Insurance brokers blame banks for loss of business
NAIROBI, KENYA: Brokers have accused banks of abusing a directive by the Government allowing them to offer insurance services to their clients.
According to the Association of Insurance Brokers of Kenya (AIBK), the National Treasury in 2011 introduced new rules that allowed banks to offer insurance services – also known as bancassurance – as a way of increasing insurance penetration in the country.
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Insurance penetration has been stagnant at three per cent for the past three years, according to data from the Insurance Regulatory Authority (IRA).
The model adopted by banks was aimed at offering insurance products or insurance benefits to the bank’s customers. The rules, according to AIBK, allowed banks to offer the services only to their corporate clients and not individual clients.
However, AIBK claims that the 26 bancassurance agents licensed by IRA have ignored the initial directive by the Treasury – the right to offer services only to corporates – and have started encroaching on the turf of brokers, luring individual clients to procure insurance policies through them.
“Treasury limited banks to only offering insurance services to their corporate clients so as to protect brokers from unfair competition from the established lenders,” AIBK Vice-Chairman Nelson Omollo said.
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“But they have now changed all that. They are forcing individual clients who have accounts with them to also procure insurance services through them. This has largely eaten into our market share and unless Treasury intervenes, we will be finished.”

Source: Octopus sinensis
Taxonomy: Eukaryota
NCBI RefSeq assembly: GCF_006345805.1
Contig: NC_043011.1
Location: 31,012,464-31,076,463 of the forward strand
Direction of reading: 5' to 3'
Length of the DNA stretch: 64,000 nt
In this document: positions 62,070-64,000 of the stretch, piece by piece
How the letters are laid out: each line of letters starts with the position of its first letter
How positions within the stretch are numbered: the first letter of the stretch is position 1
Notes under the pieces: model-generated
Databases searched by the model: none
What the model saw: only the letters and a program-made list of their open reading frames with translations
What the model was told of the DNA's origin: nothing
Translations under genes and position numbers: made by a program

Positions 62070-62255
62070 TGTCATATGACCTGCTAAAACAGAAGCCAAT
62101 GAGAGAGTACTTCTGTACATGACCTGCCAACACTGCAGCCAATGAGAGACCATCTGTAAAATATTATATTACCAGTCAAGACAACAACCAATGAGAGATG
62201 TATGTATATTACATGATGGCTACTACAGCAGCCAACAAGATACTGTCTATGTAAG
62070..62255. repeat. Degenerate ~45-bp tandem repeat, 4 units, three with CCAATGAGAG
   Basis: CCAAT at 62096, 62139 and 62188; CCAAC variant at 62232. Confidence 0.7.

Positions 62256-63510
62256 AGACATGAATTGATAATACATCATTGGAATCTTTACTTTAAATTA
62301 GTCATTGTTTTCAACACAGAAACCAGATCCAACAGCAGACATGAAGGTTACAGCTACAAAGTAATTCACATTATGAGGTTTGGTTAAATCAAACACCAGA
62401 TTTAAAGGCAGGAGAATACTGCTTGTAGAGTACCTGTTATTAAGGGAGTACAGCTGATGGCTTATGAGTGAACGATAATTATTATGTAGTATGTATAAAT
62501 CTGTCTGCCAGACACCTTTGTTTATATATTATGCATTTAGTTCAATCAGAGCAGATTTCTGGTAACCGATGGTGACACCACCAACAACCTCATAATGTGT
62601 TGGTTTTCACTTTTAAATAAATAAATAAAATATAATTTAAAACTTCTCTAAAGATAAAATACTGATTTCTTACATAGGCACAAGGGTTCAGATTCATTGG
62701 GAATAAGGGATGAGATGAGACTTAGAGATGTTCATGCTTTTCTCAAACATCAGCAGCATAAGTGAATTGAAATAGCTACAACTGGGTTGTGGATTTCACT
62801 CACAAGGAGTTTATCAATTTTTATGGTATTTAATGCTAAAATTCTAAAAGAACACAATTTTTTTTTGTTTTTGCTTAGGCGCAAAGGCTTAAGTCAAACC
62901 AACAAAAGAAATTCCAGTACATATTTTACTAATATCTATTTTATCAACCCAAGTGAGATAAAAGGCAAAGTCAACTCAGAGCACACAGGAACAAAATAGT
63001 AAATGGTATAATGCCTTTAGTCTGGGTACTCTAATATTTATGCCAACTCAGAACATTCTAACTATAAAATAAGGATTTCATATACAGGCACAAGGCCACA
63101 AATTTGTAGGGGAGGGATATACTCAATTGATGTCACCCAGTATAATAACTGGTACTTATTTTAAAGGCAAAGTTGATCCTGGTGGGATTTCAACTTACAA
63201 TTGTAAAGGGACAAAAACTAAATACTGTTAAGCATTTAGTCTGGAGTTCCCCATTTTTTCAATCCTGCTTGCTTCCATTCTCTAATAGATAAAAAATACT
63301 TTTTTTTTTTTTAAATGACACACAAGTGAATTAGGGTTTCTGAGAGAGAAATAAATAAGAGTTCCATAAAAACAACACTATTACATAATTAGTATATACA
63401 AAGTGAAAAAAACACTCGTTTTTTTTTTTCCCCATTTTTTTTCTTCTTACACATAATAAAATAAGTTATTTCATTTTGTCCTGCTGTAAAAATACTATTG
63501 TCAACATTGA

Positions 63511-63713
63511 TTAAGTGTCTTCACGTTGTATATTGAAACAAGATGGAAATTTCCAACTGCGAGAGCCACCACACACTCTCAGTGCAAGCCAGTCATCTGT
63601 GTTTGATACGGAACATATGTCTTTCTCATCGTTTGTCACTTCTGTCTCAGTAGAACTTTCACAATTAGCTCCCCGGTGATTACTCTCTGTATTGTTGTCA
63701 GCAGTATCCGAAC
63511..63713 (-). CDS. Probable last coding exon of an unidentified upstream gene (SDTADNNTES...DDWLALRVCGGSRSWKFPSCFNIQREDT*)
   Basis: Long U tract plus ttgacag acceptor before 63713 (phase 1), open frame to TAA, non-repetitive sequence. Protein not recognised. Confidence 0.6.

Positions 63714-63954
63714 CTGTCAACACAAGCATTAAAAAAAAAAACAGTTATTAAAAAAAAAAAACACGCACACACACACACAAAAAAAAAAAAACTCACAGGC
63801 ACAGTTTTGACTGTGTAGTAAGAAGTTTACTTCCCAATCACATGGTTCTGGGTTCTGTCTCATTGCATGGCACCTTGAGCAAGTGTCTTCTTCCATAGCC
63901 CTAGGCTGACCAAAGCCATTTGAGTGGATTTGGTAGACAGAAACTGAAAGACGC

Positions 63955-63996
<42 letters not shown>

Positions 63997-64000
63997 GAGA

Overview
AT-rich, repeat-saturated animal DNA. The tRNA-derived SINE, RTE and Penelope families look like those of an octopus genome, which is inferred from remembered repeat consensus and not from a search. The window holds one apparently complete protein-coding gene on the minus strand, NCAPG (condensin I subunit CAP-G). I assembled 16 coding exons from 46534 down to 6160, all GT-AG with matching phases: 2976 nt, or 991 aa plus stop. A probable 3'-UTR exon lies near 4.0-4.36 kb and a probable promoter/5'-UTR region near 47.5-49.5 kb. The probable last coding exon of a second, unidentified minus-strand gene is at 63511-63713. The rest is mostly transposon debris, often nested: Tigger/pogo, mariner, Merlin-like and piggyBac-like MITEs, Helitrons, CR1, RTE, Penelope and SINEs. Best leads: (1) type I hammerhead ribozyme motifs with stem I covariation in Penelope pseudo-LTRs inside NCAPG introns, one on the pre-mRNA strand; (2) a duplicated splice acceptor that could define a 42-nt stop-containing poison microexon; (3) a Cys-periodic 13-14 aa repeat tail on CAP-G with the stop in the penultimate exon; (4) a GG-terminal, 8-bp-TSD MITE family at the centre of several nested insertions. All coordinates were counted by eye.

The brokers have also accused the Government of bypassing them when sourcing for insurance services.
The brokers claimed that as of January 2018, they have lost more than 50 per cent of their market share as a result of Government agencies, especially parastatals, preferring to deal with insurancecompanies directly.
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“We are bewildered by this new development. Parastatals, which particularly need insurance services as they seek cover for their various properties and employees, used to come to us for services. Now they have chosen to contact the underwriters directly,” Mr Omollo said.
“When the State comes to us, we look for the best underwriter with the least amount of premium to insure whatever it wants insured. Through that service, it benefits without incurring any expense. So we wonder why they are bypassing us now.”